The news on Wednesday of further senior departures from Independent News & Media (INM) has confirmed an already-apparent trend. Slowly but surely, Denis O'Brien's influence over the publishing company is being diminished.
So what next for Ireland’s largest publishing group? And more pertinently, given market rumours of stake-building in the company, who next?
Since the exit of Gavin O’Reilly as chief executive in April 2012 following a bruising battle with O’Brien, the latter, with his near 30 per cent stake and heavy influence on the board, has been by far INM’s most important figure.
Following O’Reilly’s departure, media regulators found that, strictly speaking, O’Brien did not control INM, even though Sir Anthony O’Reilly is generally accepted to have controlled the business for years with the same-sized stake.
Still, it was undeniable that nothing of strategic significance could ever have happened at INM without O’Brien’s imprimatur.
As well as his blocking stake, O'Brien's closest ally and nominee Leslie Buckley was installed as chairman. His other board nominees included his long-time associates Lucy Gaffney and Paul Connolly.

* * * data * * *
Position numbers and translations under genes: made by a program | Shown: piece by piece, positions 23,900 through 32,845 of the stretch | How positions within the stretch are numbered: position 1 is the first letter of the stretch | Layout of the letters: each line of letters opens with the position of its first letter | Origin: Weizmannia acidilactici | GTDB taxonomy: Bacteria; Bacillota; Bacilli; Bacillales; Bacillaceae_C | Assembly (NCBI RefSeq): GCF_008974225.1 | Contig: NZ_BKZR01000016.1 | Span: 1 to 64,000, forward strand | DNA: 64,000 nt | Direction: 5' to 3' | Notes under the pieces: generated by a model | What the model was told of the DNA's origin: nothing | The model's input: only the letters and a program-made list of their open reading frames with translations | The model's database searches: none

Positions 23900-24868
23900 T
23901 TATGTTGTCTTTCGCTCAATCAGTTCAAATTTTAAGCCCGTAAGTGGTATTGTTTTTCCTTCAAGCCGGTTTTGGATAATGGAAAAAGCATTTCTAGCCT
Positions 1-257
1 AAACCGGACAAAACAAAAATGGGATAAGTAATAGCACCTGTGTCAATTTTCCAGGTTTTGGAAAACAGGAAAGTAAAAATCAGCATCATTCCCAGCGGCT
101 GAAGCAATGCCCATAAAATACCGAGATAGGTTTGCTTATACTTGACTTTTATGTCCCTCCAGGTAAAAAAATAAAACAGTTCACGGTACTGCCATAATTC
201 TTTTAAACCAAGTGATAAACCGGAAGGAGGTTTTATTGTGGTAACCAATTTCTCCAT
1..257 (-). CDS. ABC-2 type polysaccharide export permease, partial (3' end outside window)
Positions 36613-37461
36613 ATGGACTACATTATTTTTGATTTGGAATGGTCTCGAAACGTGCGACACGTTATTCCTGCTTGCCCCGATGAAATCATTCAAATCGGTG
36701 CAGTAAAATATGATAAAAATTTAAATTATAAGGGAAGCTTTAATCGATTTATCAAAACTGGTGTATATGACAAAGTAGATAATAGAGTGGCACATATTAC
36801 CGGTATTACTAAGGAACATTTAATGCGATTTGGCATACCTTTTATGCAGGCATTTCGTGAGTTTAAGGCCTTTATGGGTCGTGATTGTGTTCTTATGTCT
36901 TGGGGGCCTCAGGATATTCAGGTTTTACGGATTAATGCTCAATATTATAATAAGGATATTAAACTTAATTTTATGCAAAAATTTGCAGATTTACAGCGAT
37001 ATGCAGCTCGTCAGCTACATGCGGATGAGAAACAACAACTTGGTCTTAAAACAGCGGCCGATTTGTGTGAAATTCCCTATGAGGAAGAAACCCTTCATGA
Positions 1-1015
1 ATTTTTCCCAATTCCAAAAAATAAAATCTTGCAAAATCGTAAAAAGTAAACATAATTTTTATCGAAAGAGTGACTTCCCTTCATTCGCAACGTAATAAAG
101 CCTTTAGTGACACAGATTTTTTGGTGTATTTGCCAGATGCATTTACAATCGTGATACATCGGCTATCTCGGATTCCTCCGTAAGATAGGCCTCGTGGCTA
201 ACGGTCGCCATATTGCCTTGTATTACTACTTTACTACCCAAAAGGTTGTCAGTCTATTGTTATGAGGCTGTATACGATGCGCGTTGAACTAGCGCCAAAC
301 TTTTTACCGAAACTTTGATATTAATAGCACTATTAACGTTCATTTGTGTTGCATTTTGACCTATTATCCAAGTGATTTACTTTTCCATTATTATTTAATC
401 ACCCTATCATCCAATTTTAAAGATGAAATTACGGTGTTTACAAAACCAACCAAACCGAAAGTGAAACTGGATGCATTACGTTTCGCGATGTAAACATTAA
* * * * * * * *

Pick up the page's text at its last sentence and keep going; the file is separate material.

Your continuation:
That nexus has now been dismantled. Gaffney stood down as an INM director in October 2015, shortly before a proposed tie-up between INM and O’Brien’s Newstalk radio station was first discussed internally. O’Brien did not replace her with another nominee.
Throughout 2016 and 2017, an internal row raged with former chief executive Robert Pitt over the proposed Newstalk deal and other matters. The fallout from that tangle has contributed to the diminishment of O'Brien's influence.
In January, as a State investigation into INM on the back of the Newstalk row was about to be stepped up, Buckley announced he would retire in March. For a time, it was rumoured that Connolly could replace him. But when the moment came, an outsider, Murdoch Mac Lennan, took the chair. A new broom.
That left only Connolly as O'Brien's man on the board. Triona Mullane is considered non-independent by INM's board due to her financial links to O'Brien. But she was never his formal nominee.
On Wednesday, it was announced that Connolly was also stepping down, just five days after he was re-elected at the agm. It also emerged that Stephen Rae, who was installed during the Buckley regime as the editor-in-chief, is also to leave.
O’Brien’s apparent influence over the board appears to have been swept away.
A spokesman for O’Brien did not respond when asked if the businessman was considering the future of his INM stake, or if he planned to renew his board representation. The company also declined to comment.
Whatever happens next, it feels as though we are approaching the end of a phase in INM’s modern history.